If you dare leave your five-star beach hotel for a change, you’ll encounter a very authentic insight into an exciting world of old traditions that have been woven into modern life. Camel trips, bull rides, the bedouin lifestyle and the idyll of a real oasis will teach you an exotic upbringing that still exists in Oman (unlike other places, where Desert Safaris are just a theater play). Besides, you’ll find Omanis to be very friendly and laid back. A visit to the Souk is not as tedious and stressful as in, say, Marrakech. I found that very surprising, as people were always ready to treat you right without harassing you for your tourist money.

And even if you don’t want to stay put, Oman is also a good country to travel around in. Because of the size of the country and how the cities and landmarks are distributed, you won’t get far without a car; the usual transport mode of the country – as expected – are 4×4 jeeps that will take you through the desert. Around 400 km from Salalah, the Rub al Kali begins. It is the largest sand desert of the world.

A journey through the desert

Next to short trips through the mountains and the occasional visit to a neighboring city, the absolute highlight of my vacation was spending New Year’s in a tent in the Rub al Kali. A surreal background of fantastic colors and endless space that will hypnotize your mind made me swoon in joy. The desert has this certain, magical power of showing you how small and little you are compared to such a natural immensity. It’s a feeling that puts our whole being, our existence as humans, back in order… and if only for a short moment. If you don’t believe me, just try for yourself. Even the most agnostic and doubting person will be elevated into a state of ultimate transcendency when confronted with the perplexing, enthralling sunset over these alien dunes.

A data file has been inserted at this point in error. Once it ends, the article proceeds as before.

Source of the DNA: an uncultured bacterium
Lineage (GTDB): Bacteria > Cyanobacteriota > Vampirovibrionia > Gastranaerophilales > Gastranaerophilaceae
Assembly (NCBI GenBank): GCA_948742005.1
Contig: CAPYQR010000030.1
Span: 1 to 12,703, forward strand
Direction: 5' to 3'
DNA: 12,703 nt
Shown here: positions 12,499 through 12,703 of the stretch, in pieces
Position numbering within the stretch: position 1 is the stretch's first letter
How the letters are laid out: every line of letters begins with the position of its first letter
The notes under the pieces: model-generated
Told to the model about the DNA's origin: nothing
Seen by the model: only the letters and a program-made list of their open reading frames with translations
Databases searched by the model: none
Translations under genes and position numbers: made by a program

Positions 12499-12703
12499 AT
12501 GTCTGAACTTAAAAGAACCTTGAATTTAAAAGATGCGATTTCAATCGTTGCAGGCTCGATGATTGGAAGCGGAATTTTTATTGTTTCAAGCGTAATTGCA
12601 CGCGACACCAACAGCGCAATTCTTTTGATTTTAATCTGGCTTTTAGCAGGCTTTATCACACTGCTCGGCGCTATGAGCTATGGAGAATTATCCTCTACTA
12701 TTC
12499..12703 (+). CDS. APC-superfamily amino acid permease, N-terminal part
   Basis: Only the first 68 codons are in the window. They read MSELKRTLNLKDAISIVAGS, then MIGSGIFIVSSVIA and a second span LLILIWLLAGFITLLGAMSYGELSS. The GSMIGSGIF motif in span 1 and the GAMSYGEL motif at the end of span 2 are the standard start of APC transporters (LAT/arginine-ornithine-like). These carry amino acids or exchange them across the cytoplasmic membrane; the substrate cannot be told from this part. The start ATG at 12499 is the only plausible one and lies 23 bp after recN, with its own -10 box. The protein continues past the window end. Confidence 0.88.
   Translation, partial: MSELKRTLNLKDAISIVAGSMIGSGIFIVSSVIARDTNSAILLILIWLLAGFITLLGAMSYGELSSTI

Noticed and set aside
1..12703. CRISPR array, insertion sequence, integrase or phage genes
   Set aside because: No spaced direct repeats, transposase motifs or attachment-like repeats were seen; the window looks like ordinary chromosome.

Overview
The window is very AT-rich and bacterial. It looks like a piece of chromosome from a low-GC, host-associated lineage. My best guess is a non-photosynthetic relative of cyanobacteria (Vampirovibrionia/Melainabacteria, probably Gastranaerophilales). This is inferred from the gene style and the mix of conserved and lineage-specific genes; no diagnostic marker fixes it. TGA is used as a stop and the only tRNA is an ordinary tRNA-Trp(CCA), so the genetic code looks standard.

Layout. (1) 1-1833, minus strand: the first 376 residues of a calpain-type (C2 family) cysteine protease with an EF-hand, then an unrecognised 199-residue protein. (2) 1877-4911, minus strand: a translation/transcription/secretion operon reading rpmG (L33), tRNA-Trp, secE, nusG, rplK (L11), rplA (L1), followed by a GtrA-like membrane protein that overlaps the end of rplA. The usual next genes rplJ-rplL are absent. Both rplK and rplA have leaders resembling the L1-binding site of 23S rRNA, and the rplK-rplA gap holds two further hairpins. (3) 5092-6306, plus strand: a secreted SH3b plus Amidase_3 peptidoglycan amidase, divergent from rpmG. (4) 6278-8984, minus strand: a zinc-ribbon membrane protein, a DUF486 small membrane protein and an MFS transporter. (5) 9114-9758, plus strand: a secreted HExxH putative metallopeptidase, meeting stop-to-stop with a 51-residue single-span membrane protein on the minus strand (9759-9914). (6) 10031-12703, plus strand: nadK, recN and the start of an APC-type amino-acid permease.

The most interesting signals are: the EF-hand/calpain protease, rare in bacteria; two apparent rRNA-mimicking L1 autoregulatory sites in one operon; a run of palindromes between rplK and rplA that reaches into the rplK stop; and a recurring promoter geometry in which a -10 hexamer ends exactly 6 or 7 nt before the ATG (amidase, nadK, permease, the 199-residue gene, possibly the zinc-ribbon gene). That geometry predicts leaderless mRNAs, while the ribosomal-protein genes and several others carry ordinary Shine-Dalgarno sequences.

The camp in the Rub al Kali is organized by the true sons of the desert who have been offering trips into the sand for 13 years and counting. The very simple tents have beds, and there is a shared washing house. Next to the community tent, there is also a little kitchen where a talented chef from Bangladesh prepared camel meat for us. The camel meat came with exactly no more than two other ingredients: water and salt. And guess what? It was the best thing I’d eaten in a long, long time.

At the bonfire, the bedouins told us stories from the desert, explained their lives as bedouins and elaborated on the traditions of the incence as well as on the dangers of being constantly in such a threatening climate. I then started my first day of the year with a perfect, clear sunrise that kept me warm for weeks and weeks to come in cold Berlin.

It sounds like a simple and generic formula when you think about it: exotic cultures and environments, paired with good weather, untouched nature, breathtaking views and friendly people makes for a great and enjoyable vacation. But in fact, I don’t know where you’d find this generic formula to be actually fulfilled anymore (unless you’re not leaving your vacation resort at all, in which case have fun enjoying the lame poolside). I know I’m just a tourist on a leisure trip, so my expectations shouldn’t be too high, but most destinations nowadays are either cluttered with people, outrageously expensive or simply worn out from being portrayed as something they’ve ceased to be. Turns out Oman has all the serenity I would need for a trip to take my mind off of the complicated and exhausting life in Berlin, and in many different ways than other destinations (specifically because it’s not too far away and still emerging as a tourist destination). I had no expectations – and yet the Gulf state delivered everything and more. Oman is to your mind what detox juices are to your body: a deep cleanse of toxins without any additional stress factors.

If I could, I’d immediately book my next stop to Muscat. I heard many great things about the North of the country, and I’m looking to dive deeper into the old Arabic culture, especially somewhere it’s still actively practiced.